I married a man once because of something he said. We were in England, and somebody said that women should always expect to be raped if they wore very short pants and low decolletage and acted “fast.” So this man, whom I knew slightly, said, “If a woman has no panties on and sits with her legs wide open, no man has the right to assault her. When a guy tells me, ‘I couldn’t resist because she did sit in such a provocative way,’ all I want to know is if four of her brothers were standing there with baseball bats, would they have resisted?”
4. America is making progress in the fight against racial discrimination, but there’s more to do:
We’ve made a lot of progress—it’s dangerous not to say so. Because if we say so, we tell young people, implicitly or explicitly, that there can be no change. Then they compute: “You mean the life and death and work of Malcolm X and Martin King, the Kennedys, Medgar Evers, Fannie Lou Hamer, the life and struggle of Rosa Parks—they did all that and nothing has changed? Well then, what the hell am I doing? There’s no point for me to do anything.” The truth is, a lot has changed—for the good. And it’s gonna keep getting better, according to how we put our courage forward, and thrust our hearts forth.
5. Black children are the representatives of us all:
Those black children are the bravest, without knowing it, representatives of us all. The black kids, the poor white kids, Spanish-speaking kids, and Asian kids in the US—in the face of everything to the contrary, they still bop and bump [snaps fingers], shout and go to school somehow. And dare not only to love somebody else, and even to accept love in return, but dare to love themselves—that’s what is most amazing. Their optimism gives me hope.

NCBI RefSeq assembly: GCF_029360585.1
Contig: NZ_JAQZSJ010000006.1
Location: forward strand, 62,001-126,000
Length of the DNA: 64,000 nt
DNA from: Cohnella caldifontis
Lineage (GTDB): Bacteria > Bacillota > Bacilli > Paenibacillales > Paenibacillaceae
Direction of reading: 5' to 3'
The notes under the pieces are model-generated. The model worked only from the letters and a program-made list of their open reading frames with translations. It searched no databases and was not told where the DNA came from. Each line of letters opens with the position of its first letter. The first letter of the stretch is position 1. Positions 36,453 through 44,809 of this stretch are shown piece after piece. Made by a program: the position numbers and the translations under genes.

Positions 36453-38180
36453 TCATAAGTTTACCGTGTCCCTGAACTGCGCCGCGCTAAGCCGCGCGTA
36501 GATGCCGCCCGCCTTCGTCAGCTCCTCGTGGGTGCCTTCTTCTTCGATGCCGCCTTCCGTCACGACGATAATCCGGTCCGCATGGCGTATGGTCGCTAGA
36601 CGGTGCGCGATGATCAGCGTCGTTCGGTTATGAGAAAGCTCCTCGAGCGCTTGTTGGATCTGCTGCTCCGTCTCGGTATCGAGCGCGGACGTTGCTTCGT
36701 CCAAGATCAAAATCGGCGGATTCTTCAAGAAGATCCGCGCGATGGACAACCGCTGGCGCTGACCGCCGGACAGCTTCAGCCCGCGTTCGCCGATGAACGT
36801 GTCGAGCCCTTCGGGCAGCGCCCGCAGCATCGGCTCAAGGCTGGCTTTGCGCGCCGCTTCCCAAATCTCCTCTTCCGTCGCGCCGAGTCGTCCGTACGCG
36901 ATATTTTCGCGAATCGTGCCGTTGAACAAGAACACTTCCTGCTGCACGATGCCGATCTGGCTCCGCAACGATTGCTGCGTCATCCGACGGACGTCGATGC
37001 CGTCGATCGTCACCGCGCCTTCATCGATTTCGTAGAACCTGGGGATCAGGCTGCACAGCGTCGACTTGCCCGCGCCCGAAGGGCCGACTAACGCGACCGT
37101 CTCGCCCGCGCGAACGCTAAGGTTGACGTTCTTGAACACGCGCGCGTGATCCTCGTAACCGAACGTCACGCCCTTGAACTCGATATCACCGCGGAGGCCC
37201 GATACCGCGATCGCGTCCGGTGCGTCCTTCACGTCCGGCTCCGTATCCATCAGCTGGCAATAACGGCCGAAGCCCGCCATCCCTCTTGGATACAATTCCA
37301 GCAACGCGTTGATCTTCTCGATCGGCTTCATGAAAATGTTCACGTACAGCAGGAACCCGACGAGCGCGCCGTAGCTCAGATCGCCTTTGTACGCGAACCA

6. Artists and writers must fight to be heard:
What we ought to be doing is singing in the parks, talking to children, going to gatherings of parents, doing whatever it is we do—dancing, reading poetry, performing—all the time, so that people know, “These artists are my people—you can’t kill them, you can’t stop them.” We then reestablish our footing with the people. All artists must do that, or we will be defanged.
7. Progressives must confront themselves:
We will have to confront. I don’t only mean external confrontations. We have to confront ourselves. Do we like what we see in the mirror? And, according to our light, according to our understanding, according to our courage, we will have to say yea or nay—and rise!
Read the full interview here.
Silliness – Mocktopus